Earth's First True Millipede Species Discovered

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Earth's First True Millipede Species Discovered

  • Scientists in Australia have discovered a new species of millipede that lives 200 feet underground, has no eyes, and scurries around on 1,306 legs.
  • They named it Eumillipes persephone after Persephone, the Greek goddess and queen of the underworld.
  • It has the most legs of any creature on Earth, living or dead.

About discovery

  • The largest specimen of the new species, a female, was less than four inches long, yet easily beat out the previous world-record holder, Illacme plenipes, a millipede that lives near Silicon Valley, California, and has 750 legs.
  • This means that E. persephone is the world’s first true millipede, since the word millipede means “thousand feet” in Latin, according to a new study published December 16 in the journal Scientific Reports.

About Millipedes

  • These are ground-dwelling arthropods that live outdoors and thrive in dark habitats with plenty of moisture.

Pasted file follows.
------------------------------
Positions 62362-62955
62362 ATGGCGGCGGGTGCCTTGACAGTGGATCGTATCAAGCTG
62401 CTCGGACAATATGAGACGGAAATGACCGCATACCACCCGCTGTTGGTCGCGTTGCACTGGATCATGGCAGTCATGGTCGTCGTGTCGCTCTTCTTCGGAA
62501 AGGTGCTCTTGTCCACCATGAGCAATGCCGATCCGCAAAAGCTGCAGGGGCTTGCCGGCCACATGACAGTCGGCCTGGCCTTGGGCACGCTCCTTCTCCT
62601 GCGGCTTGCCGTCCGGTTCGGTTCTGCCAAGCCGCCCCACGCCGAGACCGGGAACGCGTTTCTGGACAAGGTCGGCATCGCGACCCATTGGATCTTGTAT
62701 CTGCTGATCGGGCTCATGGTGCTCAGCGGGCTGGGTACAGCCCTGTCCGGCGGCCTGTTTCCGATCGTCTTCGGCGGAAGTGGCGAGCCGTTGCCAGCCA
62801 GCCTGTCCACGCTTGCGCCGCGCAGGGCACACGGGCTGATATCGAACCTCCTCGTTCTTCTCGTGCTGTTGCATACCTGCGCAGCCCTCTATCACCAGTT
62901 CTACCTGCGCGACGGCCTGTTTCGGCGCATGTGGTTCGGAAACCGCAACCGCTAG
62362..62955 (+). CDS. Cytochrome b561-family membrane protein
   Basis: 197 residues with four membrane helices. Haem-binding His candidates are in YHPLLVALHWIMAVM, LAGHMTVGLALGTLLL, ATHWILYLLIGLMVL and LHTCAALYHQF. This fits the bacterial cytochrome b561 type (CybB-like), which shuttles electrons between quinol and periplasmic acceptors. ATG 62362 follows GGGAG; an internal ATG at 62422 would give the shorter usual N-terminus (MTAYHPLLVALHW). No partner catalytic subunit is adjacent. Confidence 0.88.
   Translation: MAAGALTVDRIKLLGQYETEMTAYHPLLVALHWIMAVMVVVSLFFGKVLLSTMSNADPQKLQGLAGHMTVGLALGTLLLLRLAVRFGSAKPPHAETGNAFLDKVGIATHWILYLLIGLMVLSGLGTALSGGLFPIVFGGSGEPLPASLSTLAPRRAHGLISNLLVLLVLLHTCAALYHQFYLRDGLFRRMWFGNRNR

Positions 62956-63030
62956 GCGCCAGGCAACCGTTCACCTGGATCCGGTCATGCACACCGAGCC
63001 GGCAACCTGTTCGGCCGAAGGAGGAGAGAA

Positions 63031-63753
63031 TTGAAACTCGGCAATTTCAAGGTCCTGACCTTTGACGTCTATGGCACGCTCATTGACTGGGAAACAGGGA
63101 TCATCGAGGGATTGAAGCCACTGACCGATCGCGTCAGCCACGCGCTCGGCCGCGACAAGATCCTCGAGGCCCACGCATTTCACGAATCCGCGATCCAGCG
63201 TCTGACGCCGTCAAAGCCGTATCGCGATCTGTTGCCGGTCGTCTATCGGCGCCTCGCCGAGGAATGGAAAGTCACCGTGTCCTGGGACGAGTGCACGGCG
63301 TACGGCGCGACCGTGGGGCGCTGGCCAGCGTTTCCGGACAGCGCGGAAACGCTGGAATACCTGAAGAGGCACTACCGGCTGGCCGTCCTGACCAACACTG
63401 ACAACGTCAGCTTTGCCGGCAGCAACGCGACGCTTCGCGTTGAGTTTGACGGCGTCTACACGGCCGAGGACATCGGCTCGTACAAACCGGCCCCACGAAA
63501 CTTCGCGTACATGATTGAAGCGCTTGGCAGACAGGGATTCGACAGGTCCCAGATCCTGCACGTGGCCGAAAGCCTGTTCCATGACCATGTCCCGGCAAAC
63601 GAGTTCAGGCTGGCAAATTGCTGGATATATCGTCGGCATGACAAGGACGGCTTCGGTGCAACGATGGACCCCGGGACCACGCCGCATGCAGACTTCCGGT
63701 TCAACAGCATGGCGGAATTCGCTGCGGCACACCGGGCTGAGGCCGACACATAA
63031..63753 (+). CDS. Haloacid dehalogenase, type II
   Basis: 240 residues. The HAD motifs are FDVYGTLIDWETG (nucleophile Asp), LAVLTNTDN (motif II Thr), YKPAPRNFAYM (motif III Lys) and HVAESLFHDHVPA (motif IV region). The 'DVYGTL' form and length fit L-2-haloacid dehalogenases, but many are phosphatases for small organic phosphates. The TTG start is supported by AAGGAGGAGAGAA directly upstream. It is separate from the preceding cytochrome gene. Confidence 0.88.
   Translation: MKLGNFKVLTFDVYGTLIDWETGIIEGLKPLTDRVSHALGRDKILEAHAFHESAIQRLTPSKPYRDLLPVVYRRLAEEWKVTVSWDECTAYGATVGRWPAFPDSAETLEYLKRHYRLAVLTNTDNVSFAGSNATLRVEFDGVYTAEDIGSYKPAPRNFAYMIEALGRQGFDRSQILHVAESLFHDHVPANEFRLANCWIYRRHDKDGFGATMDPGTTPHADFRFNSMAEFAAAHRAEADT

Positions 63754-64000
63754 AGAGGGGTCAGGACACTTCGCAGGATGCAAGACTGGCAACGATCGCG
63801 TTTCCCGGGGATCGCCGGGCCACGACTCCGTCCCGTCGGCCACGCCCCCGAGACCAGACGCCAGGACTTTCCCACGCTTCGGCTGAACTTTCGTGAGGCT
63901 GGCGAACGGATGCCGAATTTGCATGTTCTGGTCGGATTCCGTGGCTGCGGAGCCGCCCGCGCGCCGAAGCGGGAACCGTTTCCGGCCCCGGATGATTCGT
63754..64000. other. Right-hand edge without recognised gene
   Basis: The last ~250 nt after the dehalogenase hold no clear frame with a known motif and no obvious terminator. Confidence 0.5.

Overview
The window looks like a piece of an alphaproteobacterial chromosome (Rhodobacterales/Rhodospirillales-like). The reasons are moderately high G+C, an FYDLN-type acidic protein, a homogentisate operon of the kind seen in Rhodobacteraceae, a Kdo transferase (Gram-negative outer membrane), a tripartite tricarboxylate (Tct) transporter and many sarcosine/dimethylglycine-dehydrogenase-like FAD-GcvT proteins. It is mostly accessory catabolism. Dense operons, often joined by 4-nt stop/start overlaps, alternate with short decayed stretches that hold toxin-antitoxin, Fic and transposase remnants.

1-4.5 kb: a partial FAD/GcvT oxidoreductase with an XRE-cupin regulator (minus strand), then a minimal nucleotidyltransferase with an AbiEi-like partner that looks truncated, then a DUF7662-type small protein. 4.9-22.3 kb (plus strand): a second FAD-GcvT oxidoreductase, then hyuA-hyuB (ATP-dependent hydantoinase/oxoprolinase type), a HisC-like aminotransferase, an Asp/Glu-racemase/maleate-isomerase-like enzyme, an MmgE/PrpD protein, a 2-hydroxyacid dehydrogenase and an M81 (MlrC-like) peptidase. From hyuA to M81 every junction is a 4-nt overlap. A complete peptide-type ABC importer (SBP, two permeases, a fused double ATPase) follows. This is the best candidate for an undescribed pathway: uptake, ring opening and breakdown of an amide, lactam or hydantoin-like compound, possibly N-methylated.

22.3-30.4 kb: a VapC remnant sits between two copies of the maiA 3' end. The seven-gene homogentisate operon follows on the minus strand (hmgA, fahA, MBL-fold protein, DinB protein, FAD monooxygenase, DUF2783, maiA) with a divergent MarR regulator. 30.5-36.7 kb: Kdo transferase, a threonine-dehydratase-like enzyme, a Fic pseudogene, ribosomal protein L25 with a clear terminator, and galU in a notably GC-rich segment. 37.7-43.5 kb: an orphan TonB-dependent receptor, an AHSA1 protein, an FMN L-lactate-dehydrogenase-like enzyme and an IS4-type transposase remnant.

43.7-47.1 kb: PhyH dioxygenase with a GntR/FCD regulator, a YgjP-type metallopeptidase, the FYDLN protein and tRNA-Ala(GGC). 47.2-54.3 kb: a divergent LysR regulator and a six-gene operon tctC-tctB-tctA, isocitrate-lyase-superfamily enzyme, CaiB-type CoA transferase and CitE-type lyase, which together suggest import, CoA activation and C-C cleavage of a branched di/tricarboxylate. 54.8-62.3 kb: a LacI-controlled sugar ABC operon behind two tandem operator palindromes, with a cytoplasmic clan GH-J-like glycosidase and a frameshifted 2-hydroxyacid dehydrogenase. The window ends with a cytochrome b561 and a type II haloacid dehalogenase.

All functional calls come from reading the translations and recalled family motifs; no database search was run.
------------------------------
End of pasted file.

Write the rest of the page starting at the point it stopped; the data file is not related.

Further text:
• Known to feed on decaying plant matter, millipedes often reside directly within sources of food, like piles of leaf litter or rotting logs.
  • The arthropods also commonly burrow in areas where soil stays moist, like under rocks or piles of mulch.
  • Millipedes play an important role in the natural cycles by helping to break down plant matter after it has undergone microbial decomposition.
  • In the absence of decaying material, millipedes may feed on the delicate roots of seedlings or ripening fruit lying on the ground.